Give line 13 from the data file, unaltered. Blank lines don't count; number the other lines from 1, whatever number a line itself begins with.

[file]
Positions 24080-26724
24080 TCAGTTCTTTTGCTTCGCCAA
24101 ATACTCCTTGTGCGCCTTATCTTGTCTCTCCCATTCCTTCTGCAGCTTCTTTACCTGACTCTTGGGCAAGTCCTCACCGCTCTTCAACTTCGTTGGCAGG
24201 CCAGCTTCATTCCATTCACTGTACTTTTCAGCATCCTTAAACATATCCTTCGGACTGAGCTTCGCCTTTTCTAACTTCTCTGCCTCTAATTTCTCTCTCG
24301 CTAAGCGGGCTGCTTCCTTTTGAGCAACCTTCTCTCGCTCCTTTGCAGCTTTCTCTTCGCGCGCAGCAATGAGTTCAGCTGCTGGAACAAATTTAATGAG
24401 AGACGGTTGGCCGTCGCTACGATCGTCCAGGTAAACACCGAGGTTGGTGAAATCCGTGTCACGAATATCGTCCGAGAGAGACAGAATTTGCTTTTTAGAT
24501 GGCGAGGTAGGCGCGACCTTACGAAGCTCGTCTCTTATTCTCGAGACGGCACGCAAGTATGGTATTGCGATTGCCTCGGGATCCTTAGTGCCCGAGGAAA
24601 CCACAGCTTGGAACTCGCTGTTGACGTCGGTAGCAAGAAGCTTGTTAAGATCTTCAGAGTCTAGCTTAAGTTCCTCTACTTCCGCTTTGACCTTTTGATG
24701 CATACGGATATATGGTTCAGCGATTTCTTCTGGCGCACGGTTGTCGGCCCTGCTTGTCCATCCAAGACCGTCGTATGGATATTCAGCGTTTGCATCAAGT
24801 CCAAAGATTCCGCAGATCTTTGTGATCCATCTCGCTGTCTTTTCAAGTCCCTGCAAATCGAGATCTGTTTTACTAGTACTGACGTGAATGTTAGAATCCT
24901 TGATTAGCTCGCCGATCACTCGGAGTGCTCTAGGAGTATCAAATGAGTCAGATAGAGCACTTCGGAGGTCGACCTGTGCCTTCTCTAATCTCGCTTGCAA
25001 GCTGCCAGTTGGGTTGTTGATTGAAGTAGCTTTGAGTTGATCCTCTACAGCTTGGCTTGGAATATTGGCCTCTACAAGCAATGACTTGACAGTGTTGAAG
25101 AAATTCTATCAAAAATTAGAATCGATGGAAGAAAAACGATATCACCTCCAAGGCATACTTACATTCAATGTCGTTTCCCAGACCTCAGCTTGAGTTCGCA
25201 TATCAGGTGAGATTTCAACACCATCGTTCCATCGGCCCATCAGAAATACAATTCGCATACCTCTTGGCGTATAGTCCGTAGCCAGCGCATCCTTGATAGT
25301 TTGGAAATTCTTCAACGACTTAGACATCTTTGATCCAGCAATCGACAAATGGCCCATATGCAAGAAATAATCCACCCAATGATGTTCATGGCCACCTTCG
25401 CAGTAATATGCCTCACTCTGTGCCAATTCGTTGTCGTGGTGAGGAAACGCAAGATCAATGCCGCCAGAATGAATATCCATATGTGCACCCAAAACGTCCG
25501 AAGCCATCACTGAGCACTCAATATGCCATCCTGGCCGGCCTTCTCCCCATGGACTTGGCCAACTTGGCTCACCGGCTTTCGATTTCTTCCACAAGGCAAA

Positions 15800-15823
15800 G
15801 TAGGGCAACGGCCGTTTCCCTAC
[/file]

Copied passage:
25101 AAATTCTATCAAAAATTAGAATCGATGGAAGAAAAACGATATCACCTCCAAGGCATACTTACATTCAATGTCGTTTCCCAGACCTCAGCTTGAGTTCGCA